Are there any predictions you have for mobile for the next few years? Are you noticing any trends that aren’t being discussed?
The big shift for us, and you’ll see this change quite rapidly I’d say, is that Phil Schiller has come on board [at the App Store] and one of his big changes is that if you already have an app installed on your phone, if it’s being re-featured because of an update, you will no longer see it in the feature list. That’s really going to change things. Games like Crossy Road and Subway Surfers rely on getting new players in through content updates. If you’ve got no way of telling players about new content, other than with notifications, newsletters, then we have to find some other way to tell people besides those and icon changes. So I think we’ll start updating Crossy Road less and same with the Prettygreat games.
But what it does is encourages you to make a new game instead of continuing to updating the old one. It also gives players who play a lot of games a chance to see a lot more games on the store and maybe they’ll be encouraged to visit the App Store more often. And then they won’t be annoyed; ugh, Crossy Road is being featured again.
I sometimes wish it was like Facebook ads where you could click something that would say “don’t show me any more games like this.”
It’s tough, because we’ve been talking about this in relation to Twitter as well. You and I are left leaning for example and the danger is if you don’t hear people on the other side, you start to think the world is OK. So with games, if you’re only recommended things you’ll like, you’ll never try anything new. Like with music again, Spotify is the worst for that. Oh, I see you’re listening to Smashing Pumpkins? Here’s Pearl Jam. And it’s like, give me a f***ing break. I just listened to Smashing Pumpkins once. Give me something I haven’t heard. It’s dangerous to prevent people from seeing new things.
I get it. There’s things you don’t want to see and there are things I wish I didn’t know existed [laughs].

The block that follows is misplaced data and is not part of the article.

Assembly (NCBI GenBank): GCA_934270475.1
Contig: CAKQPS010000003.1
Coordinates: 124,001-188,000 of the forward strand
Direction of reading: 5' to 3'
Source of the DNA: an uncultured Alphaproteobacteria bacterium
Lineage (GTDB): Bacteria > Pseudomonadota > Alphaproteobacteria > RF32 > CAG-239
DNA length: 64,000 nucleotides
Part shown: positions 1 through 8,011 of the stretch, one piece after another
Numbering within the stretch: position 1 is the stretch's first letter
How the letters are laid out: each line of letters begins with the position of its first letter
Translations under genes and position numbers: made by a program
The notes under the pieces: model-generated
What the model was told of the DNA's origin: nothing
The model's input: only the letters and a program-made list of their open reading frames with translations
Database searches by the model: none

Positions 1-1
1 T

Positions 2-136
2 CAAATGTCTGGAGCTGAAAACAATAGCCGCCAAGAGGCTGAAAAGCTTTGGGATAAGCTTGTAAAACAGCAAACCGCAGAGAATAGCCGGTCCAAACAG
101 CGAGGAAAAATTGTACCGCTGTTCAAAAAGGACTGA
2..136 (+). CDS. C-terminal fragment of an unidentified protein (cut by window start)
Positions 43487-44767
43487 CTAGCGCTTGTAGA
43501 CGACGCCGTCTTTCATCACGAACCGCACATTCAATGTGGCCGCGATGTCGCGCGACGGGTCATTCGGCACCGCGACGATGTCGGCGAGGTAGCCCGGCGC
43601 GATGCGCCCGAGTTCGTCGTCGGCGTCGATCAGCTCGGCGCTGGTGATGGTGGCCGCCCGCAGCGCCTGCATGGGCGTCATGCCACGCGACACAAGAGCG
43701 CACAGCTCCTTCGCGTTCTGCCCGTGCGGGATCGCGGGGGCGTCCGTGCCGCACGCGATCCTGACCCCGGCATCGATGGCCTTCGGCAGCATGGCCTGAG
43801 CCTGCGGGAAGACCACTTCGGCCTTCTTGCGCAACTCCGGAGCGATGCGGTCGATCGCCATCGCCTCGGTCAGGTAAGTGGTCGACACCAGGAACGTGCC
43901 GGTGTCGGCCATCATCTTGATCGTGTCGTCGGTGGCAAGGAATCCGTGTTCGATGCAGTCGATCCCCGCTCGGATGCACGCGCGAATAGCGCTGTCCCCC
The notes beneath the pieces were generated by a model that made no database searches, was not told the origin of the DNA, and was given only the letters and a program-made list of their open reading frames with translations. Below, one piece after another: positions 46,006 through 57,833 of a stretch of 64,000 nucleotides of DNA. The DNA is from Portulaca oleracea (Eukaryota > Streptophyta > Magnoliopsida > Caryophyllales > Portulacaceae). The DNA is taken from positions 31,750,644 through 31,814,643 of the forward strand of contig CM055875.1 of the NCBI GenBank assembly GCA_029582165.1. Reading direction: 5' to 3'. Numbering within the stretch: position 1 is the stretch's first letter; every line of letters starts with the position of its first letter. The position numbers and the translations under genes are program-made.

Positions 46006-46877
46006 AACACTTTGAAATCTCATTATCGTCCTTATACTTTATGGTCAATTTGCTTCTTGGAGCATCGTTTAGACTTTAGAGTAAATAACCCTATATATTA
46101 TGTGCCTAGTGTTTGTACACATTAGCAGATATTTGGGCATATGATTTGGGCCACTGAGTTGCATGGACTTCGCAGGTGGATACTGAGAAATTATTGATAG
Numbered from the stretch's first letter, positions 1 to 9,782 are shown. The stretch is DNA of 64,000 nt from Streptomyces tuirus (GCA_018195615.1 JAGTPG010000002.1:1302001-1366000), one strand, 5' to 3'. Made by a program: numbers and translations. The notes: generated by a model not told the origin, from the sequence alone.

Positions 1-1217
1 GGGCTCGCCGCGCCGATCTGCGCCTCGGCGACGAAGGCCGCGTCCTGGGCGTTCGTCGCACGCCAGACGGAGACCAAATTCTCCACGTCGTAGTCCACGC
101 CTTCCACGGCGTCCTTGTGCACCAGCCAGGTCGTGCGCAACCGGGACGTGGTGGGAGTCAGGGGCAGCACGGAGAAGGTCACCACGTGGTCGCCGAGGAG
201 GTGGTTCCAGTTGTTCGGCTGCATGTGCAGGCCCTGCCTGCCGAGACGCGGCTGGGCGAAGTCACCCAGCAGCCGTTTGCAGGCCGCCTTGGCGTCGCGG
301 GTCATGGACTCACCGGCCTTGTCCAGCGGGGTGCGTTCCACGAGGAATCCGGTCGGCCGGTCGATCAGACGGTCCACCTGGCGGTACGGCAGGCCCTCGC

We often say on our show that we wish there was a recommendation algorithm or something. Especially with Apple even knowing how long someone spends with an app or game.
Yeah, but it’s going to be like, I see you like Facebook. Try Instagram! Or how about Twitter? Have you heard of Twitter? [laughs]
Netflix does this in a good way. It tends to bubble things up to the top. It shows you things it thinks you’ll like, but it’s not afraid to show you new stuff as well.
The big problem is that any algorithm like this still requires the human angle. If you look at Google’s featuring, which is largely automated, they never would have featured Crossy Road ever if it wasn’t already huge on iOS. Like, how does an algorithm know that your game is funny? It doesn’t.
As a listener of Unconsoleable, you know we’re always pushing for mobile games to be greater and more (time-wasters are fun, but let’s have more ambition please) and better recognized alongside their console and PC counterparts. Do you think these achievable goals? What stands in the way of all this happening?
It’s a really big question. From my perspective, if I want to play a game for a longer time, I’m far more comfortable with a controller in my hand and a television. I don’t know if it’s just eye distance or what. Obviously consoles are more powerful than my mobile devices, even though those are top of the line. And I don’t seem to play many longform experiences on my iPad which is weird, because it’s perfect for that.
Civilization would be perfect on the iPad. So why isn’t it on mobile? Why can’t you sell it on mobile for $60? It would probably be a superior experience on mobile than on your computer.
You definitely can’t sell it for $60.
But why not? People pay that on Steam.
But on mobile people aren’t accustomed to paying that much. Some of those Square Enix games go for $25 or more, but they seem to be the only ones able to do that.
How about if it was cross-platform? Let’s say buying it for $60 unlocks it everywhere.
Well, that might work 🙂
Game prices on iOS have been creeping up and up. And there’s a perception where ok., this game is $5 so it must be better than the $0.99 one. But yeah, at that point I’d probably read a review or ask someone about it before I jump in.
So how do we get more people interested in mobile games?
The control is the barrier. This is a fantastic touch screen device. There are tons of games where it’s much better to use your finger than a mouse. But you know how virtual controls do not work. There are games where you have to play with a controller and the controller has been around a rather long time. Pretending that the controller doesn’t exist… if Apple really wanted to make a dent in gaming, they had their chance with that first iteration of the Apple TV. If there was an official Apple controller and knowing that everyone out there has one, there’s no reason Destiny or other big games couldn’t have come to the Apple TV.